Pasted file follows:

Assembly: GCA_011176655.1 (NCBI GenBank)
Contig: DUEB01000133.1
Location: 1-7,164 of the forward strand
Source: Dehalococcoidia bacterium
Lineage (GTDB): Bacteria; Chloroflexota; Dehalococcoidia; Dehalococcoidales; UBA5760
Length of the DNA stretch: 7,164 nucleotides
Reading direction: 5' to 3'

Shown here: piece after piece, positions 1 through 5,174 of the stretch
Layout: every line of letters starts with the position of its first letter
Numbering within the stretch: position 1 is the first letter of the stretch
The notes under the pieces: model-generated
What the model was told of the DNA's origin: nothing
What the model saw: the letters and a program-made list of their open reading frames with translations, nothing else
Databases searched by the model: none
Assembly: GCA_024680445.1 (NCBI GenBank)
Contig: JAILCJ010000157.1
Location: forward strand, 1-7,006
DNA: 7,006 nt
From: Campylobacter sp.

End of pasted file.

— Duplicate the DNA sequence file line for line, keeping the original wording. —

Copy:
Assembly: GCA_011176655.1 (NCBI GenBank)
Contig: DUEB01000133.1
Location: 1-7,164 of the forward strand
Source: Dehalococcoidia bacterium
Lineage (GTDB): Bacteria; Chloroflexota; Dehalococcoidia; Dehalococcoidales; UBA5760
Length of the DNA stretch: 7,164 nucleotides
Reading direction: 5' to 3'

Shown here: piece after piece, positions 1 through 5,174 of the stretch
Layout: every line of letters starts with the position of its first letter
Numbering within the stretch: position 1 is the first letter of the stretch
The notes under the pieces: model-generated
What the model was told of the DNA's origin: nothing
What the model saw: the letters and a program-made list of their open reading frames with translations, nothing else
Databases searched by the model: none
Assembly: GCA_024680445.1 (NCBI GenBank)
Contig: JAILCJ010000157.1
Location: forward strand, 1-7,006
DNA: 7,006 nt
From: Campylobacter sp.